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  May 16,  2005
Volume 83, Number 20
p. 11


  Buckyballs Inhibit Bacterial Growth
Fullerene aggregates that form in water could have an impact on ecosystems


There’s more cautionary news about buckyballs. At concentrations as low as 0.4 ppm, water-soluble nanocrystalline aggregates of C60 inhibit the growth of two types of common soil bacteria, according to a report from a team at Georgia Institute of Technology and Rice University (Environ. Sci. & Technol., published online April 28, The researchers discovered that at higher concentrations, the aggregates inhibit respiration in the bacteria.

NANO-C60 In the presence of water, buckyballs form the nanocrystalline aggregates seen in this transition electron micrograph.


“What we have found is that these C60 aggregates are pretty good antibacterial materials,” says Joseph B. Hughes, an environmental engineering professor at Georgia Tech who spearheaded the project. “It may be possible to harness that for tremendously good applications, but it could also have impacts on ecosystem health.”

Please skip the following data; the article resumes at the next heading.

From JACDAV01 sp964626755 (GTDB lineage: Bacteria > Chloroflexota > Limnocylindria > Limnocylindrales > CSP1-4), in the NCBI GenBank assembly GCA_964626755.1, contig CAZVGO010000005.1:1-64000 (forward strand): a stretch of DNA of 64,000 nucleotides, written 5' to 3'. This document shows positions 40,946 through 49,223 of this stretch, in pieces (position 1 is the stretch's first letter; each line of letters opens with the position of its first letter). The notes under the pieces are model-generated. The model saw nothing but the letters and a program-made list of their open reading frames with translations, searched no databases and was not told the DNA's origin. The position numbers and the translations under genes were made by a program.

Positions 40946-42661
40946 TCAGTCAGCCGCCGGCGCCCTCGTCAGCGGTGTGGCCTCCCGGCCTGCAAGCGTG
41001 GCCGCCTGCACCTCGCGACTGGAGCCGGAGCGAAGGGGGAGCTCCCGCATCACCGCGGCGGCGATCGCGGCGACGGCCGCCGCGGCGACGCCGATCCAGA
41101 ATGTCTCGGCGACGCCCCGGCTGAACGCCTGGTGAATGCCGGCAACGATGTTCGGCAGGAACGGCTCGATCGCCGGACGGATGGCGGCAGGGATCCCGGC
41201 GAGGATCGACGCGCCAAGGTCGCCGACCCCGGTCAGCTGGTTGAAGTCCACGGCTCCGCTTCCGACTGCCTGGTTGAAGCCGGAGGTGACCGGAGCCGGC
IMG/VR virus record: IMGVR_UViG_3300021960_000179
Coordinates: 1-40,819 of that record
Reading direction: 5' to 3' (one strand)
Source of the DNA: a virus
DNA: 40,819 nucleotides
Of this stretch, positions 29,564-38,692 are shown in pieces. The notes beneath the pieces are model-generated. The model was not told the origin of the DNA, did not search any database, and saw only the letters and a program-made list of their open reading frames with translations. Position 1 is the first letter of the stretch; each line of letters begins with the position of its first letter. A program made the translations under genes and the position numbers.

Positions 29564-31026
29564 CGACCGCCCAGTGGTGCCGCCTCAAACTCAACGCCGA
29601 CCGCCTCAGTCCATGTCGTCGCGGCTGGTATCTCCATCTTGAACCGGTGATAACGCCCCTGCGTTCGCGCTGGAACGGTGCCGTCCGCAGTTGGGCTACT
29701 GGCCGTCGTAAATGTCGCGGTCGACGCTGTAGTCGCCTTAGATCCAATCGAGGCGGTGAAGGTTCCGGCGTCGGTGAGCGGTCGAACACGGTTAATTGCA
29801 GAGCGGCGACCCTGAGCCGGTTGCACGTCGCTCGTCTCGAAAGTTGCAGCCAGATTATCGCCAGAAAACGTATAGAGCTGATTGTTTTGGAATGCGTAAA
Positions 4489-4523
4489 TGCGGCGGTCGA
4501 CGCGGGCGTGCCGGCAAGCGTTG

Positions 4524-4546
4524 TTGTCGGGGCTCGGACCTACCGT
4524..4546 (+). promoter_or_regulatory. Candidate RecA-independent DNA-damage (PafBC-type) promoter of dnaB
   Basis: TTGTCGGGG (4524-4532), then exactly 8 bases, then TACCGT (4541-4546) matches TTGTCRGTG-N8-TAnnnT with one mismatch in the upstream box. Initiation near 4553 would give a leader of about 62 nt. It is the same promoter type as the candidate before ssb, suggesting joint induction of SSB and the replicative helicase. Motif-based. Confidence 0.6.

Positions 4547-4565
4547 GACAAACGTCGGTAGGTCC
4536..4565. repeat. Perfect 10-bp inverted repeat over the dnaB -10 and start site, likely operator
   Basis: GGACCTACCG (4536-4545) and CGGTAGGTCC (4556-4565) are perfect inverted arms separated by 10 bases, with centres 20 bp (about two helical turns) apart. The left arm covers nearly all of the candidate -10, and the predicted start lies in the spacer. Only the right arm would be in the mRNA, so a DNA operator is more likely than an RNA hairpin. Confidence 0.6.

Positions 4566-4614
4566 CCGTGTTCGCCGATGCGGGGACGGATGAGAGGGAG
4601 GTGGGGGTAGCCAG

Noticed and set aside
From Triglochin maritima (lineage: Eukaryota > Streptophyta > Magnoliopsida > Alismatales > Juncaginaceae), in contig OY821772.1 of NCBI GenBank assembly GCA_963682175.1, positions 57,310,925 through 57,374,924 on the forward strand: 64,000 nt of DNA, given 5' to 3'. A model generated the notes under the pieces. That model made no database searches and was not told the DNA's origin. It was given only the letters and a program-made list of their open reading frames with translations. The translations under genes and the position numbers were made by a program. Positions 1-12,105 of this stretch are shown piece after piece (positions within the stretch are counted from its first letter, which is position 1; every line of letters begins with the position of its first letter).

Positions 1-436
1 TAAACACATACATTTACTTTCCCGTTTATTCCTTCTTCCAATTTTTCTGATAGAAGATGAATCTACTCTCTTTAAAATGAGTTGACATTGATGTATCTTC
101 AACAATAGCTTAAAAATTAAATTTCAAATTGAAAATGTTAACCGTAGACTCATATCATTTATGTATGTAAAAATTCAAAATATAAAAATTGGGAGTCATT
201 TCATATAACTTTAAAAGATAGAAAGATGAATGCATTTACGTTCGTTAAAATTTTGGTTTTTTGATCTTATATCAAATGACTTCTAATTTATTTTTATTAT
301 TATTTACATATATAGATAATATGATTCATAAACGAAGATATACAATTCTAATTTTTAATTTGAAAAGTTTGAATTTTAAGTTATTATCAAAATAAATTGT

The study adds to the growing body of evidence for fullerenes’ potentially harmful effects. Earlier reports demonstrated that the C60 aggregates can damage human skin and liver cells (C&EN, Sept. 27, 2004, page 22) and the brains of largemouth bass (C&EN, April 5, 2004, page 14).

Because C60 is made entirely of carbon, many scientists assumed that it would not be soluble in water. Researchers have found, however, that upon contact with water, these molecules aggregate into nanocrystals—dubbed “nano-C60”—having a weakly negative-charged surface that makes them hydrophilic.

Hughes and coworkers also found that nano-C60 forms under a variety of conditions, indicating that the aggregates could have an impact on the environment. Current guidelines for handling and disposing of buckyballs are based on the properties of bulk carbon black. In light of the current research, Hughes suggests that these guidelines may need to be revisited, particularly as the materials reach industrial-scale production.

“As information becomes available, we have to be ready to modify these regulations and best practices for safety,” Hughes says. “If we’re doing complementary studies that help to support this line of new materials and integrate those into human safety regulations, then the industry is going to be better off, and the environment is going to be better off.”

  Chemical & Engineering News
ISSN 0009-2347
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